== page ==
When going through a divorce, many Florida residents place keeping the family home at or near the top of their priority list. Staying in one's home is often more about emotions than financial planning, which is why so many spouses make critical mistakes in their property division negotiations. It is important for spouses to consider their refinancing options before they agree to keep the family home.
Very often, refinancing is not as simple or easy as it may seem. Spouses often remember how easy it was to purchase their home, when both parties provided the required information, got prequalified and then went out house hunting before signing on the bottom line. Refinancing to remove one spouse's name and obtain a new loan solely in the name of the retaining spouse is a different matter.
For one thing, many spouses are unable to qualify for refinancing without including child support or alimony in the equation. Most lenders require proof that those payments have been made in a timely manner for a period of time prior to issuing a new loan. That waiting period can range from a few months to half a year or more. In addition, the retaining spouse will need to have his or her credit screened prior to signing for a new loan, and a decline in scoring could be a problem. Having a demonstrable income history is another challenge for some spouses.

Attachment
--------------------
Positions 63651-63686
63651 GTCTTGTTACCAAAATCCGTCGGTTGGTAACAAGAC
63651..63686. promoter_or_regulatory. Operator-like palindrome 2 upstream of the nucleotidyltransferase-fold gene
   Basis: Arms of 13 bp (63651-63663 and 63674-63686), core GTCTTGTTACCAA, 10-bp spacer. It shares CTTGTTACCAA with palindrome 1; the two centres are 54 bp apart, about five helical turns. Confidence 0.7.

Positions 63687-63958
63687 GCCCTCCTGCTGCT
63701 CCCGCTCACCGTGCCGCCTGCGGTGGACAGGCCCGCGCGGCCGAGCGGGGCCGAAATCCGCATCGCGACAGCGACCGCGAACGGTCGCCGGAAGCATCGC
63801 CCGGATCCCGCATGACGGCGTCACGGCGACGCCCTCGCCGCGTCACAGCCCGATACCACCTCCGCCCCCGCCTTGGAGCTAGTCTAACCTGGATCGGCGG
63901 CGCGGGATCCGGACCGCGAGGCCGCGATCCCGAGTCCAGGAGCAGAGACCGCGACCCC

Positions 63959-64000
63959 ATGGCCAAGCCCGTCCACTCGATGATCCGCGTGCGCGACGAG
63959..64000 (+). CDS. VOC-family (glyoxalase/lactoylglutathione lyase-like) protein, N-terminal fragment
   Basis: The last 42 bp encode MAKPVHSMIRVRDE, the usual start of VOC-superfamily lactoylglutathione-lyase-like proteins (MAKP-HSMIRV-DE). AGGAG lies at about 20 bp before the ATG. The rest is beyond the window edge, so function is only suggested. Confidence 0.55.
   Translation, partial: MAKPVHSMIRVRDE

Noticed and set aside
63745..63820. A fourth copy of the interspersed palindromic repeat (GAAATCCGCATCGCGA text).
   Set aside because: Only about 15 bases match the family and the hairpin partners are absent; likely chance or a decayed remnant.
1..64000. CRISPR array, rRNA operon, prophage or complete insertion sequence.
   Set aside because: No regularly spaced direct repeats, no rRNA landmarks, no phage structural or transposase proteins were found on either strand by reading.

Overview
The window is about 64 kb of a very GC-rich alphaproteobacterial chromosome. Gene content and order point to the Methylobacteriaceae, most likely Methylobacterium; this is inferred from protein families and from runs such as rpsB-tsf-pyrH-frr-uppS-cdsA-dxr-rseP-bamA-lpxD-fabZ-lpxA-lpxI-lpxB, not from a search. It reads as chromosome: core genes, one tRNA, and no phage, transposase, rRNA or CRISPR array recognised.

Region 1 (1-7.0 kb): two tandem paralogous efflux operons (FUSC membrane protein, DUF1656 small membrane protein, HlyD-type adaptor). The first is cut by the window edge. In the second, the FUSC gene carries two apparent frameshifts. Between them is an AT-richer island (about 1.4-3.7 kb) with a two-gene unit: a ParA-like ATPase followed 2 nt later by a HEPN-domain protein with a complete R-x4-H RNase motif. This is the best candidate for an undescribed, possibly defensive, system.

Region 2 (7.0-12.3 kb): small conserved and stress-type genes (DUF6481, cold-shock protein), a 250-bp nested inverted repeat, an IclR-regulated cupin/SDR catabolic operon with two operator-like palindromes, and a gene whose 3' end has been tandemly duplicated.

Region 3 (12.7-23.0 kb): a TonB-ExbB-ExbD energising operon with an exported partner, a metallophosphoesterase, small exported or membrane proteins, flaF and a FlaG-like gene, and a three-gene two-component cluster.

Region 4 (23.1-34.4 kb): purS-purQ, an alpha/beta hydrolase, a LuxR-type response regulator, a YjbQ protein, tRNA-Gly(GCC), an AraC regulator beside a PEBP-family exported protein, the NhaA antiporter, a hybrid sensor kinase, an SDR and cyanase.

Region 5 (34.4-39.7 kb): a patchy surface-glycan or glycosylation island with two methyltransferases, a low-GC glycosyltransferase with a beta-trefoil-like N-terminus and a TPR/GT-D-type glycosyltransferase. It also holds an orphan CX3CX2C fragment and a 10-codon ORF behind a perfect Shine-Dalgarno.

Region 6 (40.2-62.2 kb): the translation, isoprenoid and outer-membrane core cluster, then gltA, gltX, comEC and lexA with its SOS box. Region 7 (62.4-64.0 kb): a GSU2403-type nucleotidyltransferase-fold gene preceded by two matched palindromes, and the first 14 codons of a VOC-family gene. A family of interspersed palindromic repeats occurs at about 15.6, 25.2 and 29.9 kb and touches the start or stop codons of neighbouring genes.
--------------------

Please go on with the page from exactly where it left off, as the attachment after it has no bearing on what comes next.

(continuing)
In short, keeping the family home is not always as straightforward as many Florida spouses believe. If that is one's goal, the best place to begin is by sitting down with a lender and working through the numbers. Very often, spouses determine that selling the house and splitting the proceeds is a better option than trying to secure new financing during or after a divorce. That can simplify the property division process, and allow both parties to move on to look for their next homes.
Source: The Huffington Post, "It's Harder to Divorce the House Than the Spouse!", Ashley Tate Cooper, July 17, 2017